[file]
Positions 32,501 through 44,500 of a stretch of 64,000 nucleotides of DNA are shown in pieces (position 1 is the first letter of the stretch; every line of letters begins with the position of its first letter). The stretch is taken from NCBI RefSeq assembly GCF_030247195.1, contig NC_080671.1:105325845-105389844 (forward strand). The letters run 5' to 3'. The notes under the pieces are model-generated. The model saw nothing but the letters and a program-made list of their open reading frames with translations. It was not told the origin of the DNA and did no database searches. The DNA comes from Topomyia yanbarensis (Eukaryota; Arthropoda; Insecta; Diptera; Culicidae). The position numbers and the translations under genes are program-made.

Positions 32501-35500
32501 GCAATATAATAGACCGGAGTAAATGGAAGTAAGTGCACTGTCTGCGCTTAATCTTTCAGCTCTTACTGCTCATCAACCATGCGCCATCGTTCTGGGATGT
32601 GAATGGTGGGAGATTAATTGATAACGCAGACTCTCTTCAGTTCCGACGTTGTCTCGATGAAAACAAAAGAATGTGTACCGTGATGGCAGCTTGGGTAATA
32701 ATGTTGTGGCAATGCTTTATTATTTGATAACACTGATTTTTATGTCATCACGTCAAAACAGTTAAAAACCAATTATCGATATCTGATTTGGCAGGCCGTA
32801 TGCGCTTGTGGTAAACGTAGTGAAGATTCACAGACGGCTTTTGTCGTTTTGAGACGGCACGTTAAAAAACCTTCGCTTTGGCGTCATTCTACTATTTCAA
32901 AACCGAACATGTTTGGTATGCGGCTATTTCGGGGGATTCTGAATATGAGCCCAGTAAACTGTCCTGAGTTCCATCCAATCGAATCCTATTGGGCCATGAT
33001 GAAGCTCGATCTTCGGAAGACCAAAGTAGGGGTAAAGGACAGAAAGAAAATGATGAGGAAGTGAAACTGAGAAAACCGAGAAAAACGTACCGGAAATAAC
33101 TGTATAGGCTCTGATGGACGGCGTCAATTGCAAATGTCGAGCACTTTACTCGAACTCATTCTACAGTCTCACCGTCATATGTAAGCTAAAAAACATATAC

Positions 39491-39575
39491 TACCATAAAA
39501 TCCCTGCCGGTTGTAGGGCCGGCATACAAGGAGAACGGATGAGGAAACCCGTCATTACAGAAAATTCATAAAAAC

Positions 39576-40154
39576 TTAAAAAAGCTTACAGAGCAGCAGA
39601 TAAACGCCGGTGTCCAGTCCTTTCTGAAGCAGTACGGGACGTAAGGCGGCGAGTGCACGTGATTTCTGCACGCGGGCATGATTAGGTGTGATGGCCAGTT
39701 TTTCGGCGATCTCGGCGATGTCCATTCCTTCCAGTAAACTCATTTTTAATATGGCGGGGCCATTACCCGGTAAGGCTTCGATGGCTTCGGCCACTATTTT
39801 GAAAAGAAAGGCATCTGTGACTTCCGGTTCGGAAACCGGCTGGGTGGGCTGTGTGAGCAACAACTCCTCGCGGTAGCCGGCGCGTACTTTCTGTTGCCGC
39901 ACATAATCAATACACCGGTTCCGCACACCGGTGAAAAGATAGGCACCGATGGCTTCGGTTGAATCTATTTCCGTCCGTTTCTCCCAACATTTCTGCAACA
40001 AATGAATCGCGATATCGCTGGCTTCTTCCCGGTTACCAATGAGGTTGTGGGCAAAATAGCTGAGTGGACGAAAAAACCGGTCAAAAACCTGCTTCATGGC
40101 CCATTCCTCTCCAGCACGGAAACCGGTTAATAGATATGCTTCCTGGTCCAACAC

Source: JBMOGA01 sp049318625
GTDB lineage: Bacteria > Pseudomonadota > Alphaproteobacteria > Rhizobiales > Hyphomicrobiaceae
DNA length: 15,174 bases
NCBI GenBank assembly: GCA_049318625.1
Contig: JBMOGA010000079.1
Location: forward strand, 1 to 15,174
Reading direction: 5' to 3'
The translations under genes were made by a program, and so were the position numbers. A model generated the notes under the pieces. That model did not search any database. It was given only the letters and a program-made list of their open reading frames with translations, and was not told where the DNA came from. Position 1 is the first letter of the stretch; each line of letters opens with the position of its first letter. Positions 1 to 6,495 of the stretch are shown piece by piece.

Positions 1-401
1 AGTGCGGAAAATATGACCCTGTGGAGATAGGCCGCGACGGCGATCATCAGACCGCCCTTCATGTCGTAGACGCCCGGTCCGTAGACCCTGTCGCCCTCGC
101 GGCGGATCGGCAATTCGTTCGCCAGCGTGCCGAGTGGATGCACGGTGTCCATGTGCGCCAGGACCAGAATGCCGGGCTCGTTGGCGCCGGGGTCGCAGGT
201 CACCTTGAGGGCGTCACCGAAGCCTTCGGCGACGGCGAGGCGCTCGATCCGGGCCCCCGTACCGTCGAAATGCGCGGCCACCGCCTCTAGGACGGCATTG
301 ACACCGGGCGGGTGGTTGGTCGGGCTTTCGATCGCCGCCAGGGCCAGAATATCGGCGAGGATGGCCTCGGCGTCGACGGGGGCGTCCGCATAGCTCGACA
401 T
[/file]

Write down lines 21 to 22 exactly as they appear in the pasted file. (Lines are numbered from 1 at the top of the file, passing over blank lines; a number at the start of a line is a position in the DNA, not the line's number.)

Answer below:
Source: JBMOGA01 sp049318625
GTDB lineage: Bacteria > Pseudomonadota > Alphaproteobacteria > Rhizobiales > Hyphomicrobiaceae